If you played the original Two Worlds, you might not be surprised to learn that its sequel does not represent the role-playing genre at its most refined. What may surprise you, however, is that Two Worlds II’s clumsy features don’t greatly diminish the impact of its big, busy world. Here is an expansive third-person role-playing game brimming with fearsome monsters to slay, colorful spells to cast, varied quests to perform, and murky swamps to explore. The game lacks the fine points that adorn the greatest role-playing adventures–distinctive characters, a compelling narrative, and memorable plot reveals. But this is an entertaining journey nonetheless, due in no small part to intriguing but accessible systems that let you create your own magic spells, concoct potions, and upgrade your favorite weapons and armor. If you’ve been looking to lose yourself in a fantastical kingdom, and don’t mind some clumsy combat and some nagging interface issues, Two Worlds II is a fine way to escape the rigors of the real world.
Like its precursor, Two Worlds II takes place in the land of Antaloor, where (once again) your sister is in trouble and where (once again) the evil wizard Gandohar is up to no good. It’s a suitable framework, but the game fails to build on its foundations. Through a series of good-looking flashback sequences, you eventually learn more about Gandohar, but the personal touch is conspicuously absent. The game devotes little time to giving your sister a personality, making her a simple MacGuffin to help put the story in motion, but nothing more. Nor do you meet many memorable characters. While much of the voice acting isn’t bad, some of it is lifeless (your own character), ridiculous (a drunken local), or stiff (a student in need). The tomes you collect contain some fascinating tales and tidbits, but much of the dialogue sounds forced and unnatural–like something an author would write, but not something an actual person would say.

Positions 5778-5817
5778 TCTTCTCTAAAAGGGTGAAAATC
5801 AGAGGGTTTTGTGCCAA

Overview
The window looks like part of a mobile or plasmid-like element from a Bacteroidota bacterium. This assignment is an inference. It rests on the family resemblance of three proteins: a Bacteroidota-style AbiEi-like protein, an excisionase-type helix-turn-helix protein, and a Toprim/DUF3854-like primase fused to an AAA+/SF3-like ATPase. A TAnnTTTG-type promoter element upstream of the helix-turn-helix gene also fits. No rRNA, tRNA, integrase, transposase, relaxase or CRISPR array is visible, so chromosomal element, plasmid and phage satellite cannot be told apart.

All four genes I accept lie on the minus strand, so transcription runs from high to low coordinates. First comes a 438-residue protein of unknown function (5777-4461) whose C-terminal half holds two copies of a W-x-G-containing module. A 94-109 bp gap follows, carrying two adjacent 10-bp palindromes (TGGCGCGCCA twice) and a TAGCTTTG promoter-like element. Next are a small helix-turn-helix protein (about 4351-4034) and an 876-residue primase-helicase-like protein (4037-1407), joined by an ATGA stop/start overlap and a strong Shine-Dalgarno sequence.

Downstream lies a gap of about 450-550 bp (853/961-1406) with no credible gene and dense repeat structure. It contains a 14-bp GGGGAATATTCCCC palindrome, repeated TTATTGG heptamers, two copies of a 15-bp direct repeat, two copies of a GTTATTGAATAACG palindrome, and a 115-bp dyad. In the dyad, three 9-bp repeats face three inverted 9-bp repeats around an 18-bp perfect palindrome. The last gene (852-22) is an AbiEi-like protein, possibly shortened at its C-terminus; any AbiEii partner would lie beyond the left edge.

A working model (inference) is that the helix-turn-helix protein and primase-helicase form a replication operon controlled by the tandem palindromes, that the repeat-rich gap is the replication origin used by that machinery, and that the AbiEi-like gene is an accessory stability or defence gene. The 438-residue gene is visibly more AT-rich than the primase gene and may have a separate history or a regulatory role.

That isn’t to say that Two Worlds II’s quests won’t draw you in. Sometimes, it’s the bits of humor that keep you interested. A one-armed man threatens you, but as it turns out, it’s a two-handed weapon he hangs on his wall. The dialogue’s little jests may put a grin on your face, but you might actually guffaw if you explore this abode later and discover that the treasure chests within all contain two-handed bludgeons. An encounter with a black knight recalls a memorable scene from Monty Python and the Holy Grail, while a character involved with the quest is a Sean Connery soundalike (a clear reference to Indiana Jones and the Last Crusade). If the humor doesn’t inspire you, perhaps the chance to drive the outcome of the quest will. In multiple cases, you choose how to proceed. This kind of decision-making isn’t unique to Two Worlds II, and you won’t see the exciting flexibility you may in a game like Fallout: New Vegas or Dragon Age: Origins. Nevertheless, quests involving the element of choice stand out in Two Worlds II because there is not always a clear “bad” or “good” path. A witch accused of crimes against nature; a professor accused by a supposedly innocent student: these characters may or may not be who they appear to be, and choosing to follow one path may result in unforeseen and occasionally heartbreaking circumstances.